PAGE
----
North Texas Daily

We need to cancel social media identity politics

We need to cancel social media identity politics

We need to cancel social media identity politics
February 18
11:37 2020

The old saying “you are what you eat” can apply to most things in life, but the specific political issues and stances you post over the internet don’t define you. Today’s political climate makes it tough to speak out on any given issue without facing backlash on social media by your peers. Chances are you know quite a few people who disagree with you on Facebook or Twitter, but don’t let those arguments obstruct you from having good relationships with friends and family.

Social media tribalism in the United States between different political affiliations has existed since each social media platform’s launch, but has grown since the 2016 presidential election where smartphones and internet use became much more available in households, according to a report by Today, millions of people engage in political content through the internet which can lead to arguments and disputes.

It’s OK to confront someone on their political beliefs, but labeling one as racist, sexist, bigoted, homophobic or misogynistic over the internet is a bold claim to make just because the other person said something you didn’t like. For instance, if someone shares a pro-life post, that doesn’t mean he or she wants to see all women suffer.

The same can be said for calling someone “libtard’” or “owning the libs” on social media because they don’t hold the same values. If someone shares a Medicare-for-all post, that doesn’t mean they want to see a socialist dictatorship rise. Assuming the worst about someone’s political views divides people even more and won’t solve any issue.

Most people will avoid discussing politics in person to eliminate awkward situations with friends and family because nothing can be worse than a room falling silent when seeing family/friends who have opposing views disagreeing. Losing friendships and diminishing family affection is not worth a small disagreement strictly from policy.

Unfortunately people do spread hate, racism, bigotry and negativity on social media regarding politics on a daily basis. This makes it our obligation to ignore the accounts and block/report if it does become a continuous problem. The moment a person feels the need to control a political view through anger and insults clearly shows they have lost both the argument and their own humanity.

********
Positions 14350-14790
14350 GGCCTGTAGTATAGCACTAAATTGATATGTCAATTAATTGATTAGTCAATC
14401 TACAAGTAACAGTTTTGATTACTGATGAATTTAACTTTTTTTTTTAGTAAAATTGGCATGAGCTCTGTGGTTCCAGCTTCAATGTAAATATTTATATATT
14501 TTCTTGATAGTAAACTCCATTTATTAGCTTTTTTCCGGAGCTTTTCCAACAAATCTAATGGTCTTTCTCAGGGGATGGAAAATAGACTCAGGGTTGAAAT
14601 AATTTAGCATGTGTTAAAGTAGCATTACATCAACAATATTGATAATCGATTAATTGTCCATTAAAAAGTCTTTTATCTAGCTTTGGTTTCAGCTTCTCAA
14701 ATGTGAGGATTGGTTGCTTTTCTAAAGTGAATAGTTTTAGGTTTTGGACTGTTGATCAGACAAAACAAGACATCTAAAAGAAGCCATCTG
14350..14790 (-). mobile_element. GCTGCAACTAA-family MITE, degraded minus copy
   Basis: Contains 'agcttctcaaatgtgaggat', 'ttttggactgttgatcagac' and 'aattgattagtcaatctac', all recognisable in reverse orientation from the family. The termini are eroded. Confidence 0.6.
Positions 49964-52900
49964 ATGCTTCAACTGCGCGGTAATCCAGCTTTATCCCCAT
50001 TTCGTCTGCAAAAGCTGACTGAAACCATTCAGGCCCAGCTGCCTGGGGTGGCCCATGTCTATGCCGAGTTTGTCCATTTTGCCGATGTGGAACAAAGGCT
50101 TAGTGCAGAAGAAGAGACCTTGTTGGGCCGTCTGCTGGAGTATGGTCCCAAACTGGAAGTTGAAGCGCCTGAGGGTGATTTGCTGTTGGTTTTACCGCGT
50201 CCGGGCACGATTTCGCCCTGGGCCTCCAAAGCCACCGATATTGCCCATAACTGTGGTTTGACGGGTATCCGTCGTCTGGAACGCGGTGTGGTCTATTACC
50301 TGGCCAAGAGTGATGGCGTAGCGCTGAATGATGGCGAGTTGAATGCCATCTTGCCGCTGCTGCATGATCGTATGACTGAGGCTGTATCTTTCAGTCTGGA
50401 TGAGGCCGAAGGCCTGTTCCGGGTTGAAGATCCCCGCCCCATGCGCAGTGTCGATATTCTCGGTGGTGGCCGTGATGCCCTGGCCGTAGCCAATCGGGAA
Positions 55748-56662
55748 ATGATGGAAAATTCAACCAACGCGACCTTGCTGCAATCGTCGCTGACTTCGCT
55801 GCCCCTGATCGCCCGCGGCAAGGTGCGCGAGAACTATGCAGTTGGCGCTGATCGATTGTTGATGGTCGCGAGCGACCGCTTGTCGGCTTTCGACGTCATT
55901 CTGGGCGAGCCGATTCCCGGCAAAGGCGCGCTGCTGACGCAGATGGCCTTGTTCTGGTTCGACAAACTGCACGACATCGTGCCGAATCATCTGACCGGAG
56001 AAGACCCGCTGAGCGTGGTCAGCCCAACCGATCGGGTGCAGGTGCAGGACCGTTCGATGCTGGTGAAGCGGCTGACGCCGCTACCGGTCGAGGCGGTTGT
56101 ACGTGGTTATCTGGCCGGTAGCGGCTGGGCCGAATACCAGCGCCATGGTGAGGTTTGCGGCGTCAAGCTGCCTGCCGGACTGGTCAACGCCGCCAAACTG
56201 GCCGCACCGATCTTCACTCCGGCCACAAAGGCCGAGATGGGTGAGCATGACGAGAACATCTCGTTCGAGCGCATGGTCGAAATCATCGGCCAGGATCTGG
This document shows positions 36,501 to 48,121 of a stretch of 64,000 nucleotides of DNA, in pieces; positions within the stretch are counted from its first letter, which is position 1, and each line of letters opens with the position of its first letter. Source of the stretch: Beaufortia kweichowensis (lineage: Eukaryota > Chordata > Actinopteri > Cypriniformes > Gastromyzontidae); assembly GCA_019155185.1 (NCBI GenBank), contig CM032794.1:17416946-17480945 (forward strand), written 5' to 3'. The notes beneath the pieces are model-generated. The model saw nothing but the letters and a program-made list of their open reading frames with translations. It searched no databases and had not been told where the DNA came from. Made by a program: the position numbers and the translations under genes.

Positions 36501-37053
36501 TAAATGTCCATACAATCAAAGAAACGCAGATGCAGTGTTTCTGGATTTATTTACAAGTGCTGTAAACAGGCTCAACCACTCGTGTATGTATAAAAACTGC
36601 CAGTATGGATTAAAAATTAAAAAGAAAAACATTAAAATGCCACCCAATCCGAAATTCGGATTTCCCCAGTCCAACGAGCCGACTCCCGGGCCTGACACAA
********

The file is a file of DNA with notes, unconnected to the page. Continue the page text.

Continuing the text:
Because people share their personal beliefs on social media platforms, try your best to give healthy feedback and avoid bringing outrage to a post. At times you’ll see memes, conspiracies and biased sourcing in posts in regards to news stories, so never feel discouraged to call it out when you see it. For example, the debunked Pizzagate conspiracy went viral in 2016 by alt-right Twitter accounts and made its way to become one of the most engaging stories of the year through social media.

The best way to approach someone you disagree with that is sharing their personal political beliefs over the internet is to respect the other person and avoid conflicts. No matter where you lean politically, you can always learn something by an opposing side by keeping an open mind and listening.

Let’s be clear, the Democratic and Republican parties have done a bad job of representing a country that is in dire need of leadership and guidance from Washington. Both parties accept millions of dollars from special interest groups and individual donors. Politicians won’t change their rhetoric and divisiveness, but the people can.

Social media applications make it easy to join groups, movements and clubs if you do feel like your voice needs to be heard. Let’s say you personally feel victimized towards a certain policy. Contacting your local representative and becoming an activist on the issue is always a good start. It’s your right to exercise your opinion to local officials and persuade others on your stance towards the policy’s progression.

Featured Illustration: Olivia Varnell 

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Preston Rios

Preston Rios

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